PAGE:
Dermody Properties steps up its pace with U.S. projects |

Dermody Properties steps up its pace with U.S. projects

John Seelmeyer

After sitting on the sidelines while the Great Recession played itself out, Dermody Properties is back in the game in a big way.

The Reno-based developer of industrial properties — most of them intended for distribution operations — last week said it’s starting construction on a 750,000-square-foot distribution center near Philadelphia.

It’s the second major project announced in this month alone by Dermody Properties, which has undertaken construction of more than 3 million square feet of industrial projects in six markets nationwide in the past year.

Near its home in northern Nevada, the company is developing a 624,000-square-foot distribution center at Stead.

In early June, Dermody broke ground on a 351,900-square-foot industrial building in the Chicago suburb of McCook, Ill.

That came on the heels of the May groundbreaking on a 315,147-square-foot project near Louisville International Airport in Kentucky.

The company had gotten busy in the northern Kentucky market about a year ago with construction of a 624,000-square-foot industrial development at Shepherdsville.

And in central Pennsylvania, Dermody Properties is working to lease a 1.3 million-square-foot project — 700,000 square feet of existing space, 602,000 square feet on the drawing board — in a distribution center that’s within a one-day drive of 40 percent of the American population.

There’s no secret about the factors driving the company’s busy schedule of development. As demand from potential tenants dried up during the recession, developers and the financial companies that provide their capital headed for the sidelines.

Demand for space rebounded with the economic recovery, few new distribution centers had been built in key markets, and developers now can command the rents that allow new projects to pencil out.

“We’re having a nice run,” acknowledges Douglas Kiersey Jr., president of Dermody Properties. “Customer demand has returned, and there has been limited supply. We think these conditions are going to persist for a period of time.”

The company’s current round of development is financed by three partners.

California-based Pacific Coast Capital Partners put up the money for the project at Stead as well as the projects at Carlisle, Pa., and Louisville. Granite REIT of Toronto has financed the Shephardsville, Ky., project as well as the newly announced work in the Philadelphia area. And AEW Capital Management of Boston is Dermody’s financial partner on the Chicago-area project.

Great Point Investors, an adviser to the Ohio Public Employees Retirement System, continues a relationship with Dermody Properties that dates from 2007.

Michael Dermody, chairman and chief executive officer of the development company, notes that while the financial partnerships may be new, they have their roots in longstanding personal relationships developed by the Dermody Properties’ management team.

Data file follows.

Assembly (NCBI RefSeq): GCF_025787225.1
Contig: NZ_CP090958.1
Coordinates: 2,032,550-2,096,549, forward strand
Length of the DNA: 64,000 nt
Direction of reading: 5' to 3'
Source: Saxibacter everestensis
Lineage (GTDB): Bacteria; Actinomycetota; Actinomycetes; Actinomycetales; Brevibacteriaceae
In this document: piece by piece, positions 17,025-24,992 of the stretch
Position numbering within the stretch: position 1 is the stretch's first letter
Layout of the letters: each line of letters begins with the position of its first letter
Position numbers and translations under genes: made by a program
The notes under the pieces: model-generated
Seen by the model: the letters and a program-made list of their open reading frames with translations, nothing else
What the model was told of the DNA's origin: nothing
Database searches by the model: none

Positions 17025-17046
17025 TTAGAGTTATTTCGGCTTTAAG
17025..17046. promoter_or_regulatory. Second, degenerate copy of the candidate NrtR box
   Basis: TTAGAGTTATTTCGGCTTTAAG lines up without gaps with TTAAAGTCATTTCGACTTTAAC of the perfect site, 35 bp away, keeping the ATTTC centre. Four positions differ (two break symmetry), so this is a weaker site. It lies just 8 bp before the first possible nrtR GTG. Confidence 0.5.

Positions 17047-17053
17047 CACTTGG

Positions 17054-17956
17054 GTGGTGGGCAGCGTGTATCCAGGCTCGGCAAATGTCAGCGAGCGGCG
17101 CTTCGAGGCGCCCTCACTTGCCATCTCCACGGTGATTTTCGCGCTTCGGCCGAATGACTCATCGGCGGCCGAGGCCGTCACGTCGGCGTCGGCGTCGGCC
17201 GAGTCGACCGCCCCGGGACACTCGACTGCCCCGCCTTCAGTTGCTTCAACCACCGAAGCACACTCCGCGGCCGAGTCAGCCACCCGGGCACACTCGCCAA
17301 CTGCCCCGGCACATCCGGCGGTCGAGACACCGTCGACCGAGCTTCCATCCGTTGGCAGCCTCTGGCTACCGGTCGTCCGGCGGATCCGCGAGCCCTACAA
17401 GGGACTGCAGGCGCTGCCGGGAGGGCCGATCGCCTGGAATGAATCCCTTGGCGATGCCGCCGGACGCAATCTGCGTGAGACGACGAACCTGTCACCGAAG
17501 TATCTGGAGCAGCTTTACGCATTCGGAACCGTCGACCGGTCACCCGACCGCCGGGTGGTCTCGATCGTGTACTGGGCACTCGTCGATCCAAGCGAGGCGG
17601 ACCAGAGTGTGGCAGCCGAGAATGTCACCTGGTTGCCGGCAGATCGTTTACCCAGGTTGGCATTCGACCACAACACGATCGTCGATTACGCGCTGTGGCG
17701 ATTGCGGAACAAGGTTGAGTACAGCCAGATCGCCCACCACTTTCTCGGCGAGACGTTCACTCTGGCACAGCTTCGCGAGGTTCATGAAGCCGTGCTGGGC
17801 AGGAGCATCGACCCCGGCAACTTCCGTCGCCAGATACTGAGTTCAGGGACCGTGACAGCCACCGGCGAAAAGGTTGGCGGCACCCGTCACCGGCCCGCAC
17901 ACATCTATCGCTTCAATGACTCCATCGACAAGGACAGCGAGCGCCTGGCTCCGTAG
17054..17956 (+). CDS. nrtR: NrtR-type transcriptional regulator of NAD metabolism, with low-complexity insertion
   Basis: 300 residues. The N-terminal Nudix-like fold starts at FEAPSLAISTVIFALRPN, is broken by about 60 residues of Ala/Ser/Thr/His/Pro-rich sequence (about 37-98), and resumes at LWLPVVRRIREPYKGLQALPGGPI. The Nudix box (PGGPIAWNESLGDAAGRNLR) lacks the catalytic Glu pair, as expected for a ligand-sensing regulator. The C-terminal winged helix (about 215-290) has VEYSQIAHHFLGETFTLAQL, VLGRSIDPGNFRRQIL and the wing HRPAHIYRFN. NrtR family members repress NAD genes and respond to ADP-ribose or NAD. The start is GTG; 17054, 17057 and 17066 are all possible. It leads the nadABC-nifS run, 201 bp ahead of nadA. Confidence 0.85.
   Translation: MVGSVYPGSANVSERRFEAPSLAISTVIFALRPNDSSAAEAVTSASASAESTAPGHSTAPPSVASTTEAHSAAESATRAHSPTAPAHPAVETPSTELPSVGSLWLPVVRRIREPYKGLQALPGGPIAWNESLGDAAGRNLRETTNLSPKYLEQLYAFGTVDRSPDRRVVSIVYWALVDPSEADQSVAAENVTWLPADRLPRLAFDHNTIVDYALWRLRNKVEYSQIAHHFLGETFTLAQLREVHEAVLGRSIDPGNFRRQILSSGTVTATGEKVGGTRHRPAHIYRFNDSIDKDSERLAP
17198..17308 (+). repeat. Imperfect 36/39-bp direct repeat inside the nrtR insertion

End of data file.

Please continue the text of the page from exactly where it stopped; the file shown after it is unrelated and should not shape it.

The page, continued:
“This is a very small, relationship-based business with a very long memory,” he says.

Dermody, for instance, joined the firm in 1976 and became CEO in 1976. Kiersey worked 17 years with ProLogis, a national development firm, before joining Dermody Properties. C. Douglas Lanning, its chief financial officer, worked for a regional land developer and for a national accounting firm before he joined the Reno company.

Much of Dermody’s last big growth run — it’s developed more than 35 million square feet of industrial space since its beginnings in 1960 — was financed by the California Public Employees Retirement System, Lazard Freres & Co. and the California State Teachers’ Retirement System.

In 2007, shortly before the commercial real estate market cratered, Dermody and CalSTERS headed for the sidelines and sold a 25-million-square-foot portfolio to ProLogis for $1.8 billion.

But Dermody says the company isn’t looking to cash out its current development holdings. Intead, its strategy calls for development and long-term ownership of top-quality industrial spaces in about 12-15 markets across the country.

In those selected markets, Kiersey says that Dermody will make substantial investments and looks to develop deep relationships with tenants, brokers and others with understanding of individual markets.

“If we’re going to achieve the types of returns we want to achieve, those local relationships are vital,” he says.

The company is keeping a close eye on the course of the national economy as it makes development plans for the next 18-24 months, and it’s always working to stay ahead of its competitors.

But Kiersey says the company’s busy schedule also presents some more-mundane challenges.

“There just aren’t enough hours in the day to get any more done,” he says.